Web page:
Other common PTSD symptoms include insomnia and nightmares. Small studies with THC (dronabinol and nabilone) have shown positive effects on these symptoms in PTSD patients11,12,13.

Overall, further studies are needed to fully elucidate how cannabis can alleviate PTSD symptoms. However, preliminary and empirical data suggests that cannabis may indeed provide helpful relief for these patients.

How can Canify Clinics help?

Canify Clinics is here to help you get closer to your goal: We want to help you regain your quality of life. To do this, it is important to keep bureaucratic hurdles low and to adapt appointments and tasks to your everyday life. To make your path to cannabis therapy easier, we also offer online appointments, for example.

After you have registered on our portal without obligation, our doctors will check your documents and contact you promptly to discuss the next steps. If you are eligible for medical cannabis treatment, you will be scheduled for an appointment at one of our contracted practices or Canify Clinics. The follow-up appointments can take place from the comfort of your own home, and you can discuss everything important with your doctor via video conference. Only once per calendar year you will have to attend an appointment – we will be happy to help you prepare for this.


How does PTSD manifest itself?

A traumatic event can have a lasting impact on your life, because PTSD sufferers relive the event over and over again in their thoughts and dreams. They often withdraw and avoid not only social contacts, but circumstances, places or activities associated with the experience. Physical symptoms manifest themselves in the form of tension, inner restlessness, nervousness, irritability, jumpiness, anxiety, panic, and sleep disturbances.

When do symptoms of PTSD appear?

Post-traumatic stress disorder is a mental disorder and is triggered by an experienced trauma. Shortly afterward, an acute stress reaction first becomes apparent. In order to be diagnosed with PTSD, the actual symptoms must appear within six months of the stressful trauma.

What can trigger PTSD?

Post-traumatic stress disorder can be traced to a severe and highly stressful event that leaves sufferers feeling helpless, defenseless, and at the mercy of others and experiencing great anxiety. Possible triggers can include wars, terrorist attacks, torture, escape, assault, emotional violence, severe neglect, or individual experiences of violence such as sexual abuse and rape.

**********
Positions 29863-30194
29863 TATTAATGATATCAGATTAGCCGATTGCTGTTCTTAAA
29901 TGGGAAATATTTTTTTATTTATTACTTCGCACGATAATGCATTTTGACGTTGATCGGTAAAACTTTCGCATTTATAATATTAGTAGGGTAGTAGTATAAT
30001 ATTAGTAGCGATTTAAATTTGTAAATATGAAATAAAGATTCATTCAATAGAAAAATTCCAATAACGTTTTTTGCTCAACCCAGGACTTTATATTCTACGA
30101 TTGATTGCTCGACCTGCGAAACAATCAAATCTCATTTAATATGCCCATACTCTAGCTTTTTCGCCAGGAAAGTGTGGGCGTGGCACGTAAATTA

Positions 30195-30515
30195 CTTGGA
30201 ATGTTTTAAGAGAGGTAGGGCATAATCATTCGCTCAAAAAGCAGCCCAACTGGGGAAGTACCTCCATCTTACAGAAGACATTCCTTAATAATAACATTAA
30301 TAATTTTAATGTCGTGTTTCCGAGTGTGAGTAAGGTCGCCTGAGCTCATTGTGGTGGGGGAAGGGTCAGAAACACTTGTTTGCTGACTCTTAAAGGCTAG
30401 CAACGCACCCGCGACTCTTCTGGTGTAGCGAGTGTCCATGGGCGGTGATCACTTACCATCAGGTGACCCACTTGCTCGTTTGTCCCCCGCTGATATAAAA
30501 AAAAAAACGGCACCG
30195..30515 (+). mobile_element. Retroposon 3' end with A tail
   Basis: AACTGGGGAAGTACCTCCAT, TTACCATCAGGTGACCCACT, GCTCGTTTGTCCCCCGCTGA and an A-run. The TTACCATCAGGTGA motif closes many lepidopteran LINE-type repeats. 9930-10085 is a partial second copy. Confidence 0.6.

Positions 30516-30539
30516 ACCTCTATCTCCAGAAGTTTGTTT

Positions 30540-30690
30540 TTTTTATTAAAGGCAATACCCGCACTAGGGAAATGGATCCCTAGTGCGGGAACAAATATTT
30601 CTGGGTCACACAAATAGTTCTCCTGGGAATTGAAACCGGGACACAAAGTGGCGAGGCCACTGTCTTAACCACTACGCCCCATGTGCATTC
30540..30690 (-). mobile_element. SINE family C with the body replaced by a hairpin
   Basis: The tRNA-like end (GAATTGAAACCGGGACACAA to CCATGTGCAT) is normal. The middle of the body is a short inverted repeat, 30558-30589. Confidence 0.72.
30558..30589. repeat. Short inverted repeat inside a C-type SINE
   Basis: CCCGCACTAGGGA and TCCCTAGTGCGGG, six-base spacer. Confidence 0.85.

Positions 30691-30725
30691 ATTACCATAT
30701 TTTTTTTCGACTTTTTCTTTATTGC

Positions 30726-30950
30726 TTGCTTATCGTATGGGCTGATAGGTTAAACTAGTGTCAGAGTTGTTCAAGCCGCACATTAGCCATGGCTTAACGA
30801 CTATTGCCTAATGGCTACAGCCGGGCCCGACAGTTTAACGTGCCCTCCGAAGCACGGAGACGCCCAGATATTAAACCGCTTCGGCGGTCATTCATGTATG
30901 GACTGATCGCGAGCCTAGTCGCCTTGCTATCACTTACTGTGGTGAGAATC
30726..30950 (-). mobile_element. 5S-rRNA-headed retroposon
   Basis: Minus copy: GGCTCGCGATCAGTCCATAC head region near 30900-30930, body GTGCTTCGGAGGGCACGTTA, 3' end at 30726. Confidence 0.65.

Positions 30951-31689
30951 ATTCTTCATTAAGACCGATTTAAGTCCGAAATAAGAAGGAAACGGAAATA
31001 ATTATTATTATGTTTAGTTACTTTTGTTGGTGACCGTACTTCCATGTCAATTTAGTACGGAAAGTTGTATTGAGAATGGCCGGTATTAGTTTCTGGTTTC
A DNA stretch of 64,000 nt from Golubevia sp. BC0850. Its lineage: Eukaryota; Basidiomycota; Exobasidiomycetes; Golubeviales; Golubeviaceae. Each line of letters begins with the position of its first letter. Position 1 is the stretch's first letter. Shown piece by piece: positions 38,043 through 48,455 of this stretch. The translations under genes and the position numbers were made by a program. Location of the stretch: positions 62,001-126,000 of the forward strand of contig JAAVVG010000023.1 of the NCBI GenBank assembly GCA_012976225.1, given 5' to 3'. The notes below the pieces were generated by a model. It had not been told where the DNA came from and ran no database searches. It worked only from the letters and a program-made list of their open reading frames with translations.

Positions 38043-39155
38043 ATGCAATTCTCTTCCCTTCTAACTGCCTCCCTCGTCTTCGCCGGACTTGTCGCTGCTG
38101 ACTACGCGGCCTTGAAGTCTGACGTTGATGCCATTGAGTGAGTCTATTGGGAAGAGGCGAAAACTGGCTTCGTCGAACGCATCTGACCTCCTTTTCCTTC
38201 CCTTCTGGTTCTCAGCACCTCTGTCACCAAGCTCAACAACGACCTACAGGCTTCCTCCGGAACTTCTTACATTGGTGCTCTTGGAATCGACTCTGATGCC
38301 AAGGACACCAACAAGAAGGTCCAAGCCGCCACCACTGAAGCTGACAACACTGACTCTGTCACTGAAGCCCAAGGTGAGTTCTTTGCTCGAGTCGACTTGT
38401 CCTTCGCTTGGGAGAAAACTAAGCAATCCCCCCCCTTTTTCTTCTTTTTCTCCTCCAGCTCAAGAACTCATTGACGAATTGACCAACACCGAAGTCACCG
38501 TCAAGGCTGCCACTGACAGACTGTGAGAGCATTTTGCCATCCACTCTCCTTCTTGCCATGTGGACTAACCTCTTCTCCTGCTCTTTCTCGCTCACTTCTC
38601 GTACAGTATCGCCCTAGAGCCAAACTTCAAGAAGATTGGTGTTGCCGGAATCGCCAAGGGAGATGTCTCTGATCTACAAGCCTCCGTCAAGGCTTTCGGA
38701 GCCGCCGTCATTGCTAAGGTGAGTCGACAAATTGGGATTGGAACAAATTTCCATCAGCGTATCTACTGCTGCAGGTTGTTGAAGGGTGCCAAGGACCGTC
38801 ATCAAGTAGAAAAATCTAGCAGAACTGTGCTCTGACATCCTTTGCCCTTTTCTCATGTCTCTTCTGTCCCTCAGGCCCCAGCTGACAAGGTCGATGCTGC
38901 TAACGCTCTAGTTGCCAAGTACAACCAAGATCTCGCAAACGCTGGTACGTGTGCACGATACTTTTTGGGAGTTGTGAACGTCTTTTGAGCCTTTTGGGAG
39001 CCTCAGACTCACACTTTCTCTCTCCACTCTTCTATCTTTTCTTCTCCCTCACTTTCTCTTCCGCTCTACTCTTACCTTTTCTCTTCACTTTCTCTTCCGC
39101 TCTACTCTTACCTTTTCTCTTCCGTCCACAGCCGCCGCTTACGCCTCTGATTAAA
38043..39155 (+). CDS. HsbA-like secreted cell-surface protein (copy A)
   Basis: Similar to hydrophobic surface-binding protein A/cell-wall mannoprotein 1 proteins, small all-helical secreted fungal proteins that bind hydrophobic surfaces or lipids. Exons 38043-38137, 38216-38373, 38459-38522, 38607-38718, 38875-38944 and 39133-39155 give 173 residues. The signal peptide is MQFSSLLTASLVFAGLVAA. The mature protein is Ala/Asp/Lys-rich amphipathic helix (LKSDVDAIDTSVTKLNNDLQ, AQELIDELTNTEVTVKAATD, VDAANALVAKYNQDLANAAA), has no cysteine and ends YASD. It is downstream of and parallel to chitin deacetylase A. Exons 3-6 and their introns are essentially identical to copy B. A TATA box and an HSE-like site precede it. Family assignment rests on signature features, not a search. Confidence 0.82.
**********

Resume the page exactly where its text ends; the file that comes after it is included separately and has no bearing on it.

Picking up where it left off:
What happens if PTSD is not treated?

In most cases, post-traumatic stress disorder has a good chance of recovery if appropriate therapies are initiated in a timely manner. If no targeted treatment is given, it can develop into a chronic course. There is then a risk that other mental illnesses (e.g. depression, anxiety or addiction disorders) will develop.

Disclaimer and legal information

This article is for informational purposes only and is not a substitute for medical advice from a doctor. The content is not intended to motivate self-diagnosis or self-treatment, nor to tempt people to change their own medical treatment. Canify Clinics does not make any recommendations or promote any diagnostic methods or treatments. If you wish to change your treatment, this should always be discussed with a doctor. Furthermore, Canify Clinics cannot guarantee the accuracy, timeliness and balance of the content. Therefore, neither the authors of the texts nor Canify Clinics accept any liability for damages resulting from the independent use of the information described here.



2.     Bilbao, A. & Spanagel, R. Medical cannabinoids: a pharmacology-based systematic review and meta-analysis for all relevant medical indications. BMC Med 20, (2022).

3. Charité Universitätsmedizin Berlin; “Posttraumatische Belastungsstörungen (PTBS): Klinik für Psychiatrie und Psychotherapie | CBF - Charité

4.     Deutschsprachige Gesellschaft für Psychotraumatologie, DeGPT, „Komplexe posttraumatische Belastungsstörung

5.     Ärztliches Zentrum für Qualität in der Medizin (ÄZQ), Berlin,, „Posttraumatische Belastungsstörung – immer wieder schlimme Erinnerungen

6.     ZEP Zentrum für Psychotraumatologie Hamburg, „PTBS Diagnostik

7. Universitätsklinikum Ulm, „Clinician-Administered PTSD Scale (CAPS)“

8.     Dreßing, H. R. & Foerster, K. Diagnostic Criteria of PTSD in ICD10, ICD-11 and DSM 5: Relevance for expert opinion. Fortschritte der Neurologie Psychiatrie 89, 578–592 (2021).

9.     Institut für Qualität und Wirtschaftlichkeit im Gesundheitswesen (IQWiG),, „Psychotherapie und ergänzende Behandlungen bei einer posttraumatischen Belastungsstörung

10.  Neurologen und Psychiater im Netz, Prof. Dr. med Ulrich Schnyder, „Posttraumatische Belastungsstörung – Therapie

11.  Rabinak, C. A. et al. Cannabinoid modulation of corticolimbic activation to threat in trauma-exposed adults: a preliminary study. HHS Public Access. Psychopharmacology (Berl) 237, 1813–1826 (2020).

12.  Jetly, R., Heber, A., Fraser, G. & Boisvert, D. The efficacy of nabilone, a synthetic cannabinoid, in the treatment of PTSD-associated nightmares: A preliminary randomized, double-blind, placebo-controlled cross-over design study. Psychoneuroendocrinology 51, 585–588 (2015).

13.  Cameron, C., Watson, D. & Robinson, J. Use of a synthetic cannabinoid in a correctional population for posttraumatic stress disorder-related insomnia and nightmares, chronic pain, harm reduction, and other indications: a retrospective evaluation. J Clin Psychopharmacol 34, 559–564 (2014).